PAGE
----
There’s a new theater company in Tacoma, and it’s offering mesmerizing theater in an unusual space. Tacoma Actors Repertory Theater, a small professional company focusing on intimate, thought-provoking plays, has set up shop in a big downstairs room at the back of the historic Tacoma Armory building.
Its first production, Jeffrey Hatcher’s “Three Viewings,” tells three small-town funeral-home tales with consummate skill.
Of course, “Three Viewings” is a smart way to kick off a new company. Three separate monologues, each half-an-hour long and needing minimal sets and ensemble rehearsal — it’s an obvious choice. Yet the three actors and director Jen Tidwell do far-from-predictable things with Hatcher’s sublimely eloquent, conversational prose, turning these three funeral viewings into three captivating stories about love and death, with both sweet comedy and a bittersweet twist.
First up, and most convincing, is Richard Arum as Emil, funeral director in small-town Pennsylvania who falls head-over-heels into the most adorable puppy-love ever, only to have it turn back on him with a devastating irony. Like the other two actors, Arum handled what was surely an awkward, disappointing audience of just four people last Friday night with professional surety, turning his declaration, exploration and confession of love into a highly personal experience. With finely controlled body language (goofy knock-knees) and smooth transitions from reflection to narration (eye direction, pace), he drew his audience spellbound into the rollercoaster ride of a crush.
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Next was Hollis Heron, a little more nervous and with not quite as good a balance between breaking the fourth wall and creating it, but still amusing as Mac, the high-living socialite who finances her lifestyle by robbing corpses — including that of her own grandmother. Hollis’ pacing is well-timed, though her extremes of emotion aren’t so convincing, and the final revelation felt a little hollow.
Gretchen Douma, however, as the final “Viewing” — the ditzy Virginia who suddenly realizes her late husband died deep in debt — is splendid, hamming up the jokes about her husband’s tongue-tiedness and her daughter’s literary pretension while creating a deep well of suffering and worry under the cheerful façade. Like Arum, Douma has a gift for bringing Hatcher’s other characters — the ones we only hear about through the single actor’s narrative — to delightful life: the wanna-be writer daughter, the pompous brother, the small-town mafia man and the gabby friend who ends up saving the day with a lovely plot twist.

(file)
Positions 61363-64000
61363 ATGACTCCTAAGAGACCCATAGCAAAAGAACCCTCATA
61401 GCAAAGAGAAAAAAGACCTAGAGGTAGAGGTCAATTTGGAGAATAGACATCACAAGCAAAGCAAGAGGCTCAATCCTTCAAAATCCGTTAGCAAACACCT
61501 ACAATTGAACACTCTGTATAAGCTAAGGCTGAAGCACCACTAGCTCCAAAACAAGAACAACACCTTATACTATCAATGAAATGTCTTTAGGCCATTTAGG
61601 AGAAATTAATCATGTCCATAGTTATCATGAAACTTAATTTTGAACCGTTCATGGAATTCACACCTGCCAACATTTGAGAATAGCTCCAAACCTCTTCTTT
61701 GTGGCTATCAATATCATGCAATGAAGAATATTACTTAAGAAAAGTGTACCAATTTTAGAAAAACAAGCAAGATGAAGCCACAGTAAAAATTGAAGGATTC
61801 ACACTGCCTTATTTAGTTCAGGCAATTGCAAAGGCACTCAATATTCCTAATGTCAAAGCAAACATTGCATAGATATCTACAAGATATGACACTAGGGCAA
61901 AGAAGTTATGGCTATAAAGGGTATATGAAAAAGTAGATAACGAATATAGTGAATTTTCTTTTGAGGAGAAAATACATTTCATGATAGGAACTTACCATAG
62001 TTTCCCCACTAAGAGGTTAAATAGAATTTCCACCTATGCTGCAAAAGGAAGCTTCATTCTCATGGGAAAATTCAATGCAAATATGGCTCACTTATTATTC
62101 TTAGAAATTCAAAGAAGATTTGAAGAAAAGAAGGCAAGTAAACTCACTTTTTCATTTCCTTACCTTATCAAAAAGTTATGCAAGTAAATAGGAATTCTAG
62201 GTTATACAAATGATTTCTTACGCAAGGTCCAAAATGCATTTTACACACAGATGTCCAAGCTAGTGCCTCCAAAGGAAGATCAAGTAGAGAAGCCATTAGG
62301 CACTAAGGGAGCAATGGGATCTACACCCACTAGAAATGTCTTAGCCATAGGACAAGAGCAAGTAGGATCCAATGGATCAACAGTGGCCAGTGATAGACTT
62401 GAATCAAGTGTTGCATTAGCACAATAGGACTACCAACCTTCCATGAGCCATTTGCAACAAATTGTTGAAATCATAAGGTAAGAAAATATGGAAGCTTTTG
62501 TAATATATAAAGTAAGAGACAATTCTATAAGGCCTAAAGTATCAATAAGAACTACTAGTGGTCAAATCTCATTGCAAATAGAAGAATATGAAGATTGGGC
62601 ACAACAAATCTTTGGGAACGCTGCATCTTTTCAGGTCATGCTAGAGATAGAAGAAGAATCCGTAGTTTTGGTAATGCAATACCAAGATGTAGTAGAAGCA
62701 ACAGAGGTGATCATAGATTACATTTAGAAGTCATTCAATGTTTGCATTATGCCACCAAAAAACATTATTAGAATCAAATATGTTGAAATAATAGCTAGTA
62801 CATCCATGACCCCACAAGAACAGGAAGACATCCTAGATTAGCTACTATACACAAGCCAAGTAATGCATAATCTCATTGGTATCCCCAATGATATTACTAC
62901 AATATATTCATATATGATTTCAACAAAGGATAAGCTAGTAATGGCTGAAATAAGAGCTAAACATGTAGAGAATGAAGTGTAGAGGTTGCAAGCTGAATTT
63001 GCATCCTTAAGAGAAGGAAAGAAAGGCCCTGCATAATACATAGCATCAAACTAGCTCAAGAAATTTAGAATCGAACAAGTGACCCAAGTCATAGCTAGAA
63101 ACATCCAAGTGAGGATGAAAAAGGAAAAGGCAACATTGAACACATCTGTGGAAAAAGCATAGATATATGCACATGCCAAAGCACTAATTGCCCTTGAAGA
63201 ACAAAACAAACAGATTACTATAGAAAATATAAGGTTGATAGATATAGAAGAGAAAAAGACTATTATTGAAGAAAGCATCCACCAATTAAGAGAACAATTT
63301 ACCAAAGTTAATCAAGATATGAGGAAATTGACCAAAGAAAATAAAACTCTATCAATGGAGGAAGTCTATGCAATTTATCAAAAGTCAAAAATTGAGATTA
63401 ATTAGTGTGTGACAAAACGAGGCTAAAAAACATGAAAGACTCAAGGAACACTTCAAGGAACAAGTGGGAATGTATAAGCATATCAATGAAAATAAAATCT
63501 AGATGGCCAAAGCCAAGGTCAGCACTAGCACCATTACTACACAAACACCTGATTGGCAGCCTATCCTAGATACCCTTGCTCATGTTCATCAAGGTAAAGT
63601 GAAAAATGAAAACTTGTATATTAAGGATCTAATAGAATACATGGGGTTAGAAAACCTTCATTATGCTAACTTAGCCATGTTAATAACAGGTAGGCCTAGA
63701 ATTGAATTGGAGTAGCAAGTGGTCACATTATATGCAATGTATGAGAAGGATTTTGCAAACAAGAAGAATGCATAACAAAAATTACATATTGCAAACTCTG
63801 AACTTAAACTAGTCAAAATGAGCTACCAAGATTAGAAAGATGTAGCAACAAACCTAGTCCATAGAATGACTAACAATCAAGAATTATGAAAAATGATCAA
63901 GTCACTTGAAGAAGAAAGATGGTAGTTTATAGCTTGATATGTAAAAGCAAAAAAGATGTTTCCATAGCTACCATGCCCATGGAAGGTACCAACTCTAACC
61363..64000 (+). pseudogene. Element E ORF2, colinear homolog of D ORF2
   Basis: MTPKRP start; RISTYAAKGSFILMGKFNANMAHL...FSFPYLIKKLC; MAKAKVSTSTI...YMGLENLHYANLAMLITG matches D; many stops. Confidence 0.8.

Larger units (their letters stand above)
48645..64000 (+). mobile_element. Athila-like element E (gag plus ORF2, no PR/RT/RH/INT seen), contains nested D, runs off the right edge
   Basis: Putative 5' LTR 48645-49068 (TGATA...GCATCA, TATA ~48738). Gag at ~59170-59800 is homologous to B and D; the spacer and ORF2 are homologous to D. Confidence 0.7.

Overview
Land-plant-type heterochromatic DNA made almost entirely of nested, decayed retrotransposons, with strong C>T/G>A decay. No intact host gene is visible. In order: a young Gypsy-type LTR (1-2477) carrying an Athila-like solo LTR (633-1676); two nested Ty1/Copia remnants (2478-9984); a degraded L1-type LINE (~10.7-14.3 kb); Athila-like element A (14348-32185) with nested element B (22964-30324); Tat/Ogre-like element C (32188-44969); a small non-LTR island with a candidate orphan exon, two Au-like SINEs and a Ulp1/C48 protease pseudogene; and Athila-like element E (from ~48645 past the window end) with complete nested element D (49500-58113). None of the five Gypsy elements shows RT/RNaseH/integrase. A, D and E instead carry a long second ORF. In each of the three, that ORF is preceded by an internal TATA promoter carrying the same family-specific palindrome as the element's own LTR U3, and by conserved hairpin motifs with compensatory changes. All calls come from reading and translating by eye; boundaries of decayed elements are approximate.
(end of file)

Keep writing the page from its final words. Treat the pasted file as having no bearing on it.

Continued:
Throughout, Tidwell’s skilled but restrained hand gave unity and architecture to the monologues, with some nicely-structured lighting adding drama (though some irritating long shadows). And the space — refurbished and painted black — worked well for small theater, the eight columns framing but not confining.
Next week, Tacoma Actors Rep opens “(title of show,)” a comedy musical about two guys writing a musical, to run in alternation with “Three Viewings” in the standard repertory manner. Each has around 13 performances; whether this is too much for Tacoma, home of many fallen theater groups, remains to be seen.
But the simple fact is that this is the best theater seen in Tacoma for a long time. It’s thoughtful, simple, deep and personal, touching lightly but intensely on those things which we all, ultimately, have to figure out: love, death and human connection.
Who: Tacoma Actors Repertory Theater.
When: 8 p.m. Saturday, Oct. 21, 23, 29, Nov. 4 and 6; 2 p.m. Oct. 24, Nov. 1 and 7.
Where: Armory Building (back and downstairs), 715 S. 11th St., Tacoma.
Tickets: $25 general, $22.50 student and senior (Saturday show is just $10).
Also: Runs alternate weeks with “(title of show)”.